Tallulah Bankhead: Meet the real-life inspiration Cruella de Vil
When Dodie Smith’s novel The 101 Dalmatians hit the shelves in 1956, it gained a very famous superfan. World-famous animator and studio head Walter Elias Disney reportedly loved the book so much that he wanted to adapt it into his next animated project.
However, Walt and his animated team were hitting a snag with the book’s main antagonist: Cruella De Vil. Marc Davis, one of Disney’s “nine old men” – animators who would become responsible for some of Disney’s most iconic character designs – was put to the task. He later told The Los Angeles Times that he had “several partial models in mind when I drew Cruella”, but he dropped one name in particular.
Who is this mysterious woman and what about her was so vile that Disney transformed her image into one of the scariest, most iconic villains in history? Let’s get in our vintage Cadillacs and drive through this piece of Hollywood lore.
Meet Tallulah Bankhead
Marc Davis’s partial inspiration was a well-known baddie, or at least, was well-known for playing vile women in her day. Tallulah Bankhead was a theater actress with expressive, unmissable facial expressions. Like Cruella, Bankhead was skin & bones and chain-smoked, leaving both Tallulah Bankhead and Cruella De Vil with raspy voices.
However, Tallulah Bankhead had a different origin story for her sultry raspy voice. As a child, she got hit with illnesses like whooping cough and mumps that made her voice hoarse. Bankhead was a defiant child, and biographer David Bret recalled she “took to bullying her sister and most of the rest of her class”.
Like Cruella De Vil in Dodie Smith’s book, Tallulah Bankhead was a hellion in school and was sent to convents and reform schools to try and straighten her out. She was expelled from two convents – once for making sexual advances towards a nun per Bret, and once for throwing ink at a nun, a connection Bankhead shared with Dodie Smith’s Cruella.
When Tallulah Bankhead was fifteen, she submitted a headshot in a contest and won a trip to New York, launching her acting career. Her father allowed her to go on the condition that she stayed away from alcohol & men. However, according to Tallulah Bankhead’s autobiography: “He didn’t say anything about women and cocaine.”
Thanks to a coincidence, Tallulah Bankhead found herself at the famous Algonquin Round Table meetings with acting greats John & Ethyl Barrymore (John is Hollywood actress & director Drew Barrymore’s grandfather), Dorothy Parker, and Zelda Fitzgerald (F Scott’s wife). Thanks to her connections with these greats, she moved to the London theatre scene when she was twenty-three.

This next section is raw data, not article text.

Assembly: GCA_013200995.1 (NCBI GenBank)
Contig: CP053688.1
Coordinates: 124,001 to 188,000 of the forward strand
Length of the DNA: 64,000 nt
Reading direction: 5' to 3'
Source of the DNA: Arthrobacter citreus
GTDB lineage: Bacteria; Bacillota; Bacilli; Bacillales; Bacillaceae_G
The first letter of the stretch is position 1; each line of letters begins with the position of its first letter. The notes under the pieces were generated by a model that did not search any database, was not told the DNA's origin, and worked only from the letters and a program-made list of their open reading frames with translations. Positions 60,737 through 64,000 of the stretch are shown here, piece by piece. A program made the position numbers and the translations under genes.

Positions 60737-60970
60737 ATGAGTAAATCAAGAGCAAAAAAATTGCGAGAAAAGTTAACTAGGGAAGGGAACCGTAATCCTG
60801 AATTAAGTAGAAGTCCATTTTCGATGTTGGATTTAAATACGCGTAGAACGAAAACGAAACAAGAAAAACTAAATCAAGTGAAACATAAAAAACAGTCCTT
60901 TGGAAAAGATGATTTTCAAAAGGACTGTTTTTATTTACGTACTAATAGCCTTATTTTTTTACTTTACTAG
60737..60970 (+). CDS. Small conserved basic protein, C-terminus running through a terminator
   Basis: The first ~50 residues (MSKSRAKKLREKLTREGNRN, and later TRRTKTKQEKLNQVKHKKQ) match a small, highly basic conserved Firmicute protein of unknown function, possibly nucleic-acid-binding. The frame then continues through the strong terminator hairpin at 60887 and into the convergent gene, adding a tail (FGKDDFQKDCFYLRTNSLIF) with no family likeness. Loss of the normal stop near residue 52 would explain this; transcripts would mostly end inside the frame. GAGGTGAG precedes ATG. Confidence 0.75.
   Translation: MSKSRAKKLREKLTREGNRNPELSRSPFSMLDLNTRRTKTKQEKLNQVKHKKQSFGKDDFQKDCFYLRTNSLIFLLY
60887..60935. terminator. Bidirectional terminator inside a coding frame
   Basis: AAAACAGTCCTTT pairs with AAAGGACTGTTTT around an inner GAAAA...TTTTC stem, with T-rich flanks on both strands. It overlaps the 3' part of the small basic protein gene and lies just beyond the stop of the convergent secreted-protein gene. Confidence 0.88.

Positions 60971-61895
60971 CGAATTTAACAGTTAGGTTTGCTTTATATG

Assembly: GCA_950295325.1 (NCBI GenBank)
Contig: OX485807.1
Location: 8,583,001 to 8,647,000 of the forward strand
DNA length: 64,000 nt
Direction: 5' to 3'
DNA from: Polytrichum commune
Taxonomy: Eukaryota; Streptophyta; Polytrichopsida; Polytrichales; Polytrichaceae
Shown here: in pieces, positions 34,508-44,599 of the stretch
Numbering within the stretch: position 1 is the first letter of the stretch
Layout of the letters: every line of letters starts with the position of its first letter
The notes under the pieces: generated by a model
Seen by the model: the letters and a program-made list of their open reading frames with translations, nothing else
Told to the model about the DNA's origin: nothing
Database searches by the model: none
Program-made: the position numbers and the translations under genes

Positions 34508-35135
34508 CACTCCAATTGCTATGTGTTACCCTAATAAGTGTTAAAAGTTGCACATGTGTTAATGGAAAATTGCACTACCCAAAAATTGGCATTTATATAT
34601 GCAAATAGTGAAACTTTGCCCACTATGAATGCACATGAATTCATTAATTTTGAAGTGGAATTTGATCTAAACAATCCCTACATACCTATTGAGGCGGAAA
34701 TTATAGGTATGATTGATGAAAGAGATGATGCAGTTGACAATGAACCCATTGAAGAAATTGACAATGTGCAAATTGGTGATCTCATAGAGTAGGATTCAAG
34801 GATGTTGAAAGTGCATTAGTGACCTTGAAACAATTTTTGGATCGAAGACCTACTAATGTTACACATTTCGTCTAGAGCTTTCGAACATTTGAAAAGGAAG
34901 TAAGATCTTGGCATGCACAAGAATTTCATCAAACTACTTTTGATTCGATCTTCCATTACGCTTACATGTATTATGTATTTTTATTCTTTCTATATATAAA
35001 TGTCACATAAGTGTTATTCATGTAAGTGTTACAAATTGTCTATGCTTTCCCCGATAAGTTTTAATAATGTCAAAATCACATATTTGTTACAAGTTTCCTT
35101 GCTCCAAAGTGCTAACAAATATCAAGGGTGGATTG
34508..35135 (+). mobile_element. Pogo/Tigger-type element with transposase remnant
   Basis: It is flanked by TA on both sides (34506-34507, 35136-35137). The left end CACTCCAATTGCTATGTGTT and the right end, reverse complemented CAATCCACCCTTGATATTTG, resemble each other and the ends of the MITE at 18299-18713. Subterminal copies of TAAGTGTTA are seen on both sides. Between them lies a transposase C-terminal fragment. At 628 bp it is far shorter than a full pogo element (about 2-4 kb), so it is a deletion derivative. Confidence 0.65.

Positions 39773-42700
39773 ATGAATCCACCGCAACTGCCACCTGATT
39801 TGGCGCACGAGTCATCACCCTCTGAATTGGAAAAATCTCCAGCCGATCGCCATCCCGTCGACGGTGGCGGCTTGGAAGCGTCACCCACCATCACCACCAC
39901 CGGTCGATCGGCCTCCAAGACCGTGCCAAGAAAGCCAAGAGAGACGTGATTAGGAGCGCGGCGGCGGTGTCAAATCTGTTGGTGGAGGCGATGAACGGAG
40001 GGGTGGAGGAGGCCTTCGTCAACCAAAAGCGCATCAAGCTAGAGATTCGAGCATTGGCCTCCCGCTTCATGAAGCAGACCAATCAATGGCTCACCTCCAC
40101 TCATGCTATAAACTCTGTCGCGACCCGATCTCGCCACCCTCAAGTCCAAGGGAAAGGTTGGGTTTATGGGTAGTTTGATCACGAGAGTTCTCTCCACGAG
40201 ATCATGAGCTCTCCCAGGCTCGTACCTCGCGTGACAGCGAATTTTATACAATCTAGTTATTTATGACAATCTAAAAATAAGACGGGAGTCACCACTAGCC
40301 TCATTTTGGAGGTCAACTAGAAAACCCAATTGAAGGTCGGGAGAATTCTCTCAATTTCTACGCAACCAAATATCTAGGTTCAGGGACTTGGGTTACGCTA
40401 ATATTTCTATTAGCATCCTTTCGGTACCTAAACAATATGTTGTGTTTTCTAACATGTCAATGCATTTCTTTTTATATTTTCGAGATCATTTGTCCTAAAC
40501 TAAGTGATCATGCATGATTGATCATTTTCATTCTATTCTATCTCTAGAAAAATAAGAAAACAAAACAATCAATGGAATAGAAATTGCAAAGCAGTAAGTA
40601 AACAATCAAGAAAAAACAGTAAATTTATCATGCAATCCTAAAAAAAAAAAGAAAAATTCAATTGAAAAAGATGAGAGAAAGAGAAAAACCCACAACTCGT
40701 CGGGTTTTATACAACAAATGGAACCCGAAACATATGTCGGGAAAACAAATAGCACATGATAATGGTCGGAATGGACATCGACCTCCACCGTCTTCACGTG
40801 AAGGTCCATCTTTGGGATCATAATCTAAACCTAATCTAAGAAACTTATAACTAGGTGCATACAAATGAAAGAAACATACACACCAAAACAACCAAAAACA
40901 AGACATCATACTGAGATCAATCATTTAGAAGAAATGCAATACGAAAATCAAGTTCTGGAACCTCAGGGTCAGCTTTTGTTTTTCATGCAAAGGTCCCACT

Tallulah Bankhead soon caught the eye of more famous people, including the playwright Gerald du Maurier, who cast her in The Dancers. Although David Bret hinted Bankhead was more interested in du Maurier’s daughter, future Rebecca author Daphne du Maurier, it was never confirmed.
However, Bankhead earned herself a reputation as a “bad girl”, putting her on the top of the Hays Code’s Doom Book listing actors who were “unsuitable for the public”.
Caricature of feminism
Dodie Smith’s original character was an over-the-top take on the burgeoning women’s rights movement of the 1950s. In the novel, Cruella is an heiress who drives a car with “the loudest horn in London”. She henpecks her husband to take her last name and is a wealthy heiress who’s expelled from school “for drinking ink”, much like Tallulah Bankhead who was expelled for throwing it.
She’s also – gasp – a horrible housewife because she doesn’t notice her cat scratching up her furniture! “Though it’s heartbreaking how little she notices it — she’s such a rotten housewife”, the book reads.
Tallulah Bankhead herself also didn’t make a good wife, telling readers in her autobiography: “After twenty years of unbridled freedom, of acting on whim, I couldn’t discipline myself to the degree necessary for a satisfactory union”. She also told the press her husband was hardly satisfying on their honeymoon, saying: “Well darling, the weapon may be admirable proportions, but the shot is indescribably weak.”
Like the Disney villain, both Cruella De Vil and Tallulah Bankhead were considered queer icons by historians and fans alike. Bankhead had several affairs with both men & women and was infamous for wild antics, including stripping and cartwheeling in dresses without underwear.
While she starred in early 30s Hollywood films, her reputation got her blacklisted by Will H. Hays, creator of the Hays Code. By the time she was asked to star in big productions again in the 1950s, her health deteriorated, as her lifetime habit of drinking, smoking, and drugs caught up to her. She died in 1968 of double pneumonia, likely caused by her addictions.
It’s unknown what her reaction to being inspired by Cruella De Vil was, but before her death, Tallulah Bankhead had said: “I don’t care what they say about me after I’m dead, so long as they say something.”